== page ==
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Old 08-12-2006, 06:31 PM   #1
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Changing out faucets- what size copper piping?

i am 360 miles from my 1978 air stream. i am changing out the kitchen and bath faucets. i have bought new replacement faucets. i have also bought the flexible armord hoses that connect to the underside of the faucet. could someone tell me the size copper that i will have to adapt these flex lines to? i believe i have to sweat fittings onto the existing copper pipe to connect the flex hoses to...... thanks, tuna
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Old 08-12-2006, 07:51 PM   #2
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Ours had 3/8" copper tubing.
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Old 08-12-2006, 10:00 PM   #3
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'72 kitchen and bath faucets have 1/4", bath has 3/8" copper. I'm also replacing faucets and will be using 1/2" PEX up to the screw connection on the new bath faucet.

Haven't looked at the Kitchen faucet yet. I may use a mesh hose (screw type) to a compression fitting for the 1/4" copper. My brother is also replacing his kitchen faucet with this strategy.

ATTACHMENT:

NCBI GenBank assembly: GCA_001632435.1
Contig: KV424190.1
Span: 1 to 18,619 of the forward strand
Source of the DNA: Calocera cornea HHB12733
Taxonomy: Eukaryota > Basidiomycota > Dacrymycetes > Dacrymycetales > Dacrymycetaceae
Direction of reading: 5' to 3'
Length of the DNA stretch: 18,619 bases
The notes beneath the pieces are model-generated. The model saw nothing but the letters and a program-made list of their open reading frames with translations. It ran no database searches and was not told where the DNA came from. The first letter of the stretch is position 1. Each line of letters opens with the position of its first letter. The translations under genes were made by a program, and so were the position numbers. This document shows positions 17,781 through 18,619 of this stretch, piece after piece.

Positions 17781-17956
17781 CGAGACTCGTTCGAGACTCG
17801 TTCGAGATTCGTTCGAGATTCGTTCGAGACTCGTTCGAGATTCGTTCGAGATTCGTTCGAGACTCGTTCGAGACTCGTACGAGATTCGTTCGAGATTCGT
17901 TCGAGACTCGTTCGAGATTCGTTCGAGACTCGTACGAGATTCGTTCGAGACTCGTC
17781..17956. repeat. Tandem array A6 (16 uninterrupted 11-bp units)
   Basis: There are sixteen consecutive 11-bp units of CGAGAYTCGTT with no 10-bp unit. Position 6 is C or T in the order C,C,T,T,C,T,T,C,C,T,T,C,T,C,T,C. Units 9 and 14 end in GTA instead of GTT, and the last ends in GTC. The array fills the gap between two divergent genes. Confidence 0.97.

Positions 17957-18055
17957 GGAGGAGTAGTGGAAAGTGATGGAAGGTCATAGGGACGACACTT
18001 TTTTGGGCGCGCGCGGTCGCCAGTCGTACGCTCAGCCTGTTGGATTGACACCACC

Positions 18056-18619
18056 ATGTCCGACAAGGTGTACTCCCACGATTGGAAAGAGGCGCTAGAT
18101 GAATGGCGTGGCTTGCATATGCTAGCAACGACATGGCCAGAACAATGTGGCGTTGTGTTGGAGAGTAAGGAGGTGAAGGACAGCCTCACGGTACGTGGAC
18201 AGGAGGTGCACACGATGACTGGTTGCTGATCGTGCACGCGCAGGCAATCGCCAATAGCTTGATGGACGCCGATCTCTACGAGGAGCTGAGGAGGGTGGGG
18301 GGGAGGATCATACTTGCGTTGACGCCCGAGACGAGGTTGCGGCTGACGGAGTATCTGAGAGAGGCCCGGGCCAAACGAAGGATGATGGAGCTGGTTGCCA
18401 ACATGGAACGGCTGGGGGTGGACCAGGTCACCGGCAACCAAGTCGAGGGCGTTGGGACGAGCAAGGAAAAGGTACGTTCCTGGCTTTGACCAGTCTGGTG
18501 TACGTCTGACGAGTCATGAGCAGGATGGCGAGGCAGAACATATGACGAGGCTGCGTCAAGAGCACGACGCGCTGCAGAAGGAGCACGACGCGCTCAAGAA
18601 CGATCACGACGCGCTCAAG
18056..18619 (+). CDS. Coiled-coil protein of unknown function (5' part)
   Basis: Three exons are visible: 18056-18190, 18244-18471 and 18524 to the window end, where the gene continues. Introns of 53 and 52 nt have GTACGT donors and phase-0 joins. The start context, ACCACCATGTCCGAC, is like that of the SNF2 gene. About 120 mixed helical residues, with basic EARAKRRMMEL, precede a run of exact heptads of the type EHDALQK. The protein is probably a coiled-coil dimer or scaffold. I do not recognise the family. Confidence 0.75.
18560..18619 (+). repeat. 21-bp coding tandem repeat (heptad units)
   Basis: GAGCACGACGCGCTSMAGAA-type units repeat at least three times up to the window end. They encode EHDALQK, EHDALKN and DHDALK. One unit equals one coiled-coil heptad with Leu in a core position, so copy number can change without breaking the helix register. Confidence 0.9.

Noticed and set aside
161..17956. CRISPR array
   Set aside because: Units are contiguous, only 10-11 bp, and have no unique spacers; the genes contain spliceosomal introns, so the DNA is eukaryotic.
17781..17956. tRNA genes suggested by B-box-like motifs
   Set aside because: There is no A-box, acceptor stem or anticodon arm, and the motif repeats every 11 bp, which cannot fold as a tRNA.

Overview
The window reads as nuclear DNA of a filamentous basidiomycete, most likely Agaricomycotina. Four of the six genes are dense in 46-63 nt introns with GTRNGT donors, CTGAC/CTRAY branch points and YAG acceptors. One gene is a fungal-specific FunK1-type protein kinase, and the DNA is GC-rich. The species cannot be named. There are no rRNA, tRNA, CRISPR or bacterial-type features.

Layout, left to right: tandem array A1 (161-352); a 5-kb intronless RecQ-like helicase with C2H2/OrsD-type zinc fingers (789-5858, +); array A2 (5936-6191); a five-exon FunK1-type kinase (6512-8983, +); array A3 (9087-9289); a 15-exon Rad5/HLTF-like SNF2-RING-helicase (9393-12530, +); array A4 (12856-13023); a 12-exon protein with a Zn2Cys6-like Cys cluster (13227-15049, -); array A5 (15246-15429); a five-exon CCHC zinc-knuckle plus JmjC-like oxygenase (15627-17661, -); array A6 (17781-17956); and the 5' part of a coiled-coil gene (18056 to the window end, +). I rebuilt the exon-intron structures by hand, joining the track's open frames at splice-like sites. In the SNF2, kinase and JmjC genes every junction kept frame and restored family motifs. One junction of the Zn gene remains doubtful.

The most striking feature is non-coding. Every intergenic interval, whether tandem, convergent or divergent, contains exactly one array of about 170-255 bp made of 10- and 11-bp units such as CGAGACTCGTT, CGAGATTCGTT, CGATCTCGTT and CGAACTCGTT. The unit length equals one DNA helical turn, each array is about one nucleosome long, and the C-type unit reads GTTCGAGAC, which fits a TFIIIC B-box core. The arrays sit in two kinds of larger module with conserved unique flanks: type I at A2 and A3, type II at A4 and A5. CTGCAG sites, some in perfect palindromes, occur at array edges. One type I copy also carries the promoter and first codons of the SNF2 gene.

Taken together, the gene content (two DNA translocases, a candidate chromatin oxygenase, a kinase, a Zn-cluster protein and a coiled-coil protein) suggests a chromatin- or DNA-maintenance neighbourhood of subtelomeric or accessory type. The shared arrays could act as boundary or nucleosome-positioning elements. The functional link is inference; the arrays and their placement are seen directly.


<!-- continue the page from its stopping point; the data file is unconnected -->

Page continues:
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Old 08-12-2006, 10:34 PM   #4
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Tubing

The risers are 3/8 copper, probably somewhat swollen with age so good luck sweating a fitting on. I think your best bet and whats worked for me is to buy 3/8 compression x 1/2 mpt, should be whats on the end of your new faucets,then connect with your armoured hoses, I guess you're referring to the flexible no burst?

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Originally Posted by charlie tuna
i am 360 miles from my 1978 air stream. i am changing out the kitchen and bath faucets. i have bought new replacement faucets. i have also bought the flexible armord hoses that connect to the underside of the faucet. could someone tell me the size copper that i will have to adapt these flex lines to? i believe i have to sweat fittings onto the existing copper pipe to connect the flex hoses to...... thanks, tuna